What Does Acts 27 Tell Us About Acts? The Narration of Sea Voyages Was Practiced by Ancient Historians (Part II)

This is Part II of a response to Neil Godfrey concerning the genre of Acts.

Neil claims that “storm and shipwreck stories were a staple of ancient adventure writings. Historians had no need to liven up their material with a shipwreck, but composers of fiction did, often enough to inspire parodies. (Pervo, p.51). Historians liked to include as set pieces accounts of sieges or orations for dead soldiers, not shipwrecks.” Neil then proceeds to list several supposed examples of “ancient adventures” that use ship wrecks.

In Part I, I showed that historians certainly did have reason to liven up their material with a shipwreck. They, like novelists, were expected to make their accounts exciting. Where, as with Paul, we know that shipwrecks actually happened to the person being written about it should not be surprising that an ancient historian would pick at least one to recount in more detail. And, obviously it would seem, because there are no battles in Acts, it is rather silly to claim the author would have included accounts of sieges or orations for dead soldiers in his book to add spice. Acts is an account of how the Gospel spread from Jerusalem to Rome, striking deep into the heart of the Pagan world despite powerful opposition.

There Is No Genre of "Ancient Adventure Writings"

More to the point of this post is the fact that there simply is no genre of “ancient adventures.” The list Neil has lifted from Richard Pervo is not from one genre, but many. He includes Roman, Greek, Pagan, Christian, and Jewish literature. From these traditions he cites Tragedies, Plays, Poetry, Romances, History, Satire, Jewish Prophetic Literature, Comedy, and, Jewish Apocalyptic Literature. Given the list’s literary diversity, it is useless as a means of establishing one literary phenomenon supposedly restricted to one genre. There simply is no magic formula, such as A = Fiction, that can be gleaned from such a broad array of writings. The problem here, and it is fatal, is one of methodology. Moreover, Neil and Pervo cast their net too widely in their search for supposedly parallel accounts. As Stanley Porter explains:

The way Pervo cites the Apocryphal Acts and other texts verges on parallelomania. He is engaging in what appears to be a piling-on of sources that have parallel elements, but are of highly questionable value when analyzed more closely. Most of the supposed similar elements can be paralleled in ancient historians besides novelists, and their use in the ancient novels is not treated in the same way as it is in Acts. The result is an uncontrolled use of purported parallel accounts. For example, not only does Pervo overstate the importance and significance of the shipwreck motif, present in the part in the ‘we’ passages, but he gives a distorted view of its relationship to Acts in the ancient novels. He claims to show that the major features of the convention of the shipwreck appear in Acts. In the parallels that he cites from the ancient novelists, however, not one of the sources he cites has all of the features that Acts does. His model of the shipwreck is apparently his own reconstruction of this type, and not one found in ancient literature in the kind of detail that he claims, or that is necessary to establish the validity of the parallel. (One could legitimately ask the further question of how many of these features are ‘literary’ and how many are required simply to relate the account of a shipwreck). In her study, Praeder, after comparison of ancient sea voyage accounts, concludes that these accounts are quite varied in style and approach, with none of them a true parallel with the accounts in Acts 27-28. She concludes, ‘Thus the fact that Acts 27:1-8 and 28:11-16 are travelogues is no guarantee of their literary genre, reliability or unreliability, or purpose in Acts 27:1-28:16.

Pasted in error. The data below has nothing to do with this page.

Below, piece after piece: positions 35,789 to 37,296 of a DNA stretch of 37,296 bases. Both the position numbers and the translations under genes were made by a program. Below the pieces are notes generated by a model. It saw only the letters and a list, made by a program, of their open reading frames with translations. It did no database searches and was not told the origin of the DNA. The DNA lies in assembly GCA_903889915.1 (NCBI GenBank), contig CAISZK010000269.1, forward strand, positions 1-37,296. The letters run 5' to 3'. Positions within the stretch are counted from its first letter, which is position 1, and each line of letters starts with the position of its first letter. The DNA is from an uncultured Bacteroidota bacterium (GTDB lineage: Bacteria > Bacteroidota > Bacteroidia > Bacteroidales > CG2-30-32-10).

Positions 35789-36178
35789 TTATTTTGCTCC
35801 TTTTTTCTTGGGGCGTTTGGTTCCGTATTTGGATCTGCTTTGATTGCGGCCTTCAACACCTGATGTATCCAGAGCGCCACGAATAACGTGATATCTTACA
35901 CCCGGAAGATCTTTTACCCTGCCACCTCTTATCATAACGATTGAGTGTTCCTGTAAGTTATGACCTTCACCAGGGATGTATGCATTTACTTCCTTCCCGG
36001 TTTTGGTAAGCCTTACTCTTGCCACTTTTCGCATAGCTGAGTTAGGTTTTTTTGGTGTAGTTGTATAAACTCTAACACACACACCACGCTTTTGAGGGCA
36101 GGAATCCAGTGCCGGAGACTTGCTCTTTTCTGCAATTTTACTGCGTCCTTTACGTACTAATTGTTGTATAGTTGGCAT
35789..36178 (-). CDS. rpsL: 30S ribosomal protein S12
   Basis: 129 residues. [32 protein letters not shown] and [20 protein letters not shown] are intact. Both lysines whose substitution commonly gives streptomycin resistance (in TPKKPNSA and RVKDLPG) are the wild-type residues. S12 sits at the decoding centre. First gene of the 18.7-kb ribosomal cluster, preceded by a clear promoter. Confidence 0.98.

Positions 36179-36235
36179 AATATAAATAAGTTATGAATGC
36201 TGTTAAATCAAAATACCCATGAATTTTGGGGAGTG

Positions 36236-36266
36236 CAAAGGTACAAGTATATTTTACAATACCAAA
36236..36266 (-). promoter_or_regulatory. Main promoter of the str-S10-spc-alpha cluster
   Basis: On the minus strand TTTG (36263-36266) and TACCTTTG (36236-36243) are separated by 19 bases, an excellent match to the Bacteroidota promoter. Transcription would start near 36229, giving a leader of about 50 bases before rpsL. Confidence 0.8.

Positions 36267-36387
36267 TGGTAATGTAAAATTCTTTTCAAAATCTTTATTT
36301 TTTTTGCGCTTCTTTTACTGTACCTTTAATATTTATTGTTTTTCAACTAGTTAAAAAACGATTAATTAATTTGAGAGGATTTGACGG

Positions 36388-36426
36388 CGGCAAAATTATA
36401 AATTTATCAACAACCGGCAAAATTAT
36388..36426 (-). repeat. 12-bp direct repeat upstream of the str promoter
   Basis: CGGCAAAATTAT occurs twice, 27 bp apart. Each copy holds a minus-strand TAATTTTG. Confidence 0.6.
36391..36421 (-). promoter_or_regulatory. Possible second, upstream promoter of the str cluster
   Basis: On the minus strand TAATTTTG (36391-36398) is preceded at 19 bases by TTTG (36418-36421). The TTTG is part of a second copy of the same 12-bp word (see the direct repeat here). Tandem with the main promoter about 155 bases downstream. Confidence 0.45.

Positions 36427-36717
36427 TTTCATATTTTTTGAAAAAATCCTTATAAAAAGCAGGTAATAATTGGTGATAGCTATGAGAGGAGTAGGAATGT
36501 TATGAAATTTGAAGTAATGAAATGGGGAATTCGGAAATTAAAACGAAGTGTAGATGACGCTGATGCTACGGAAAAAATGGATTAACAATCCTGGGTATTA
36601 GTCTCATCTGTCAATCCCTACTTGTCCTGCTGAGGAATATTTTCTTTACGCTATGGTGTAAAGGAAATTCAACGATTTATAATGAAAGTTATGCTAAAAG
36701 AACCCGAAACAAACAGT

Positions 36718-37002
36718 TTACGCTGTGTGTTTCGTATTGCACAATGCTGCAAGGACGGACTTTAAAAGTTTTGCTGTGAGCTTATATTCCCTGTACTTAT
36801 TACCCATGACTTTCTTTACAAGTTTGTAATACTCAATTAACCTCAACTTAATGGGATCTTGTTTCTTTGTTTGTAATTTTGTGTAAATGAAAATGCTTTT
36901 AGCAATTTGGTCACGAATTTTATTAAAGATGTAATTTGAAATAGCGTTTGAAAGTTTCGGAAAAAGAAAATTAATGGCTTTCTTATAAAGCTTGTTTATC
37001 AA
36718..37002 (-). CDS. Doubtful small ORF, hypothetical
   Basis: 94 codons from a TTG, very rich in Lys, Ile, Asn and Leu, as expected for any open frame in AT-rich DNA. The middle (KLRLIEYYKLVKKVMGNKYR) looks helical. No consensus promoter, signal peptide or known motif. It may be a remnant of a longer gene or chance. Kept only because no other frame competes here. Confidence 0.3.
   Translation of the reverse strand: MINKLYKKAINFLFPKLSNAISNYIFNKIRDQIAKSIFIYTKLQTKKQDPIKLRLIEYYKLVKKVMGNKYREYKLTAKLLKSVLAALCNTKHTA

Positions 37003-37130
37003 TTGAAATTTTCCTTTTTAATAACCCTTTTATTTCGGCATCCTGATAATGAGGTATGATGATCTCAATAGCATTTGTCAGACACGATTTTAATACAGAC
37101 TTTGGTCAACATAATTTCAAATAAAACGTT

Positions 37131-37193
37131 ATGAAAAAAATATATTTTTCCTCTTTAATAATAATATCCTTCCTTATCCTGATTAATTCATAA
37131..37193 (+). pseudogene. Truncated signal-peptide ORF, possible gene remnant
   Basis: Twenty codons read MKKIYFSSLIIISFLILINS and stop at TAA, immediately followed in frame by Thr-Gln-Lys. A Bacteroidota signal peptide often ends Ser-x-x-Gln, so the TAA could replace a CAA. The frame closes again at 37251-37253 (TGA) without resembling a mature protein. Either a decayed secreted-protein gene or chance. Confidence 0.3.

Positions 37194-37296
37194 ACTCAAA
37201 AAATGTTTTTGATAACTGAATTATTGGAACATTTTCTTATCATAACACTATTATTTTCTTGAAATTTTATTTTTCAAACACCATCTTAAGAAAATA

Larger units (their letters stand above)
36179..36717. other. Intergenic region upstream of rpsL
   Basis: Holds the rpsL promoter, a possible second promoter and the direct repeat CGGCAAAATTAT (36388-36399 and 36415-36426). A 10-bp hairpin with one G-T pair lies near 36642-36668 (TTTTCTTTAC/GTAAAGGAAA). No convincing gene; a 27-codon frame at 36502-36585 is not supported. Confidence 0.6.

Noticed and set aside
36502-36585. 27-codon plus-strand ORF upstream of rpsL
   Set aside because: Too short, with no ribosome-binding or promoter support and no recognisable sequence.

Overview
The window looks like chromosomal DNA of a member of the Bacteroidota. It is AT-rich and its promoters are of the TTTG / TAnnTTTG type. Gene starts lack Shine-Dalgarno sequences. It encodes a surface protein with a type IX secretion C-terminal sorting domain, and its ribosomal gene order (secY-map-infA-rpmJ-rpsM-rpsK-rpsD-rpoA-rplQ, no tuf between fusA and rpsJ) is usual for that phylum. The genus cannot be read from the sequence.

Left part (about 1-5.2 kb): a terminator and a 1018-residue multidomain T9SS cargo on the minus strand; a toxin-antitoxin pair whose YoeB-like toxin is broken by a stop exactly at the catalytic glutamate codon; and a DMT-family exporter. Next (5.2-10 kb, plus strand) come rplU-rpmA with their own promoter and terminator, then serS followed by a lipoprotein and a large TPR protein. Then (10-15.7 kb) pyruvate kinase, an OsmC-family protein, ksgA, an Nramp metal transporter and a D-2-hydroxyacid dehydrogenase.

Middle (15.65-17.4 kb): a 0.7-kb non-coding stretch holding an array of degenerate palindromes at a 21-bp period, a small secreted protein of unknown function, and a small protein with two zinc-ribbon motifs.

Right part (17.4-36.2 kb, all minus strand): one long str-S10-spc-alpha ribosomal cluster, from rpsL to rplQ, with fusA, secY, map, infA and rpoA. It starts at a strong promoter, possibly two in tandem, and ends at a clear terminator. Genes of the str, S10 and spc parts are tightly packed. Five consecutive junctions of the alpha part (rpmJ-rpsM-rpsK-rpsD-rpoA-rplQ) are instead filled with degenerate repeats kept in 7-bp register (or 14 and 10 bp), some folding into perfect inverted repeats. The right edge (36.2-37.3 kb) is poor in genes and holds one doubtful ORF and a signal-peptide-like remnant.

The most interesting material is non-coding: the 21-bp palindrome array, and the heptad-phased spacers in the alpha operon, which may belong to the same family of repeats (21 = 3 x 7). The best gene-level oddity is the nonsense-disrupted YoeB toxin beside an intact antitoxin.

Stanley Porter, Paul in Acts, page 18.

Sea Voyage Narratives, Including Shipwrecks, Were Used by Ancient Historians

As Porter alludes to above, Pervo and Neil are simply wrong when they claim that sea voyage narratives were not used by ancient historians. Such narratives were in fact written by some of the leading historians of classical times. Indeed, rhetorical training taught the narration of sea voyages and shipwrecks across the board, including for use in histories. As Professors Talber and Hayes remind us, the writing of exciting sea voyages was a widespread part of rhetorical training. Charles H. Talbert and J. H. Hayes, “A Theology of Sea Storms in Luke-Acts”, in Jesus and the Heritage of Israel, pages 269-70. Moreover, “[s]ome of these sea stories functioned merely as a record of historical events (e.g., Tacitus, Annals 2.23-24); others served primarily as entertainment (e.g., Petronius, Satyricon 114). Certain narratives, however, taught either theological or moral lessons.” Id.